Now that most new phones offer hi-def video recording, the niche for pocket camcorders is looking slim, especially in light of Cisco’s recent decision to discontinue its Flip range. However, if it’s quality footage you want, phones still don’t come close. Kodak has an impressive track record here, with its ZX1 producing superb movies for such a tiny gadget, so our hopes for the 2011 update of the rugged PlaySport were high.
First impressions are good. There’s a touch of surfer chic to the design, with a matte black front panel offset against one of five rear panel colour schemes. Tiny bolts at each corner hold it together and all the ports are sealed with rubbery bits beneath the flip-up hatches.
Text beneath the screen reminds you that it’s waterproof to 3m and can take a drop from 1.5m. So far, ours has survived a few dips in the ocean and has refused to be beaten by a game of camcorder tennis. Apart from a bit of salt and silt in the seams it’s still looking pretty smart, too.
Shooting options let you choose from 1080p at 30fps, 720p at 30- or 60fps, or the lower-resolution of 800x400. We’d recommend the 720p 60fps setting, as you’ll get smoother motion (if you have a steady hand) and won’t actually lose out on any detail, since the optics aren’t capable of doing justice to the 1080p resolution.
It's a results business
Image quality is reasonable but still a little disappointing. Colours are muted rather than vibrant and compression noise is quite evident. The digital image stabilisation does a good job of smoothing out minor hand-shake jitters but can’t cope with anything more than a gentle stroll. But let’s not be too harsh. For a pocket camcorder it’s OK, just not the best.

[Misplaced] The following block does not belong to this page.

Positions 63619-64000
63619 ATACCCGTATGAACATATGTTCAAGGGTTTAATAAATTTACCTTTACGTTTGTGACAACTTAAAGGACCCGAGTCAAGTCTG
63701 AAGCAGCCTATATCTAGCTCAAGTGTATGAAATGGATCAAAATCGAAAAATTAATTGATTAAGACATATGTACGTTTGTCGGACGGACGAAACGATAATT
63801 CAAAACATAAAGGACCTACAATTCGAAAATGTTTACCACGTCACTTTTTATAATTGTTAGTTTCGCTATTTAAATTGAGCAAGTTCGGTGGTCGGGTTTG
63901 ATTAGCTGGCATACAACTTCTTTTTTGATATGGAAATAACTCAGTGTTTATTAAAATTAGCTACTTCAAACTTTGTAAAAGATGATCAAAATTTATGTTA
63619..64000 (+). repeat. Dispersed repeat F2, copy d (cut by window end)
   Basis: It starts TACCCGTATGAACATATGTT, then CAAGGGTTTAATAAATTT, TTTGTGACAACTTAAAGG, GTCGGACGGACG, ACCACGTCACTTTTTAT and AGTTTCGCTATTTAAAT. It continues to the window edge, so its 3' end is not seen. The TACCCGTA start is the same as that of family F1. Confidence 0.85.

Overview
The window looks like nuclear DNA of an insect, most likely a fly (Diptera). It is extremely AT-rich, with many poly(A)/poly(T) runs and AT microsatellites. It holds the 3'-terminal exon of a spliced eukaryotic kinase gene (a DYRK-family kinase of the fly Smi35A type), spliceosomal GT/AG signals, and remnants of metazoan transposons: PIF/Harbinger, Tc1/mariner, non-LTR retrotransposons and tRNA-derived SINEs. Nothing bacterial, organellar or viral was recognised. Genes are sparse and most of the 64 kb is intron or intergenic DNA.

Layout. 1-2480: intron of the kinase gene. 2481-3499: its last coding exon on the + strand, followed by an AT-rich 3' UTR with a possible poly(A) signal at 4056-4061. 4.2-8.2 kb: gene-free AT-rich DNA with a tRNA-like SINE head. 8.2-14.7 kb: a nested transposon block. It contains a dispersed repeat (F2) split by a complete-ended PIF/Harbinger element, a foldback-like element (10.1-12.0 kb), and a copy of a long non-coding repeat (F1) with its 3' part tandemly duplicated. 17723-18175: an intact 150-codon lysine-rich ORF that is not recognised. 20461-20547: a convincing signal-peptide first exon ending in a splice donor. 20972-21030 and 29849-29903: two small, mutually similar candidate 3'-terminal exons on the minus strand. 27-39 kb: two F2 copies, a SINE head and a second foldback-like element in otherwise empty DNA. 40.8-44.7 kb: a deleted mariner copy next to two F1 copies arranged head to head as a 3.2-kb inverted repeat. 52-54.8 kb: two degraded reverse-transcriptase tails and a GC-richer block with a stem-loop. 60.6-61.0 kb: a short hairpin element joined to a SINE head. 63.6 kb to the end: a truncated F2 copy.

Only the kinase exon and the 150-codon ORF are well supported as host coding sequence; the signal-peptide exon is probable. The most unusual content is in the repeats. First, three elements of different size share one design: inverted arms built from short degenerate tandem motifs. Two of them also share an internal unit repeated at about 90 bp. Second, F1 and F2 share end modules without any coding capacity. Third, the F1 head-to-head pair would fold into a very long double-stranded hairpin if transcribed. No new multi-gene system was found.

Once you get underwater the camera shake problem disappears and the PlaySport does well to absorb enough light to capture relatively noise-free movies. There’s also a sub-aqua mode to balance out the hues, and a high contrast playback mode to help you review your coral reef clips once you’re back on the beach.
There’s an improved battery, basic but useful on-camera editing tools and an HDMI cable in the box for direct connection to a TV. A macro mode is also on hand, should you be planning any ant-based documentaries. Much is made of the three-step sharing ability, but unless you have difficulty uploading a video to YouTube or Facebook that’s of little value as it still involves plugging it in to your computer.
So there’s a lot to like about the new PlaySport, but we’d like it more if the D-pad wasn’t so stiff, it had some kind of wind noise reduction and produced smoother footage.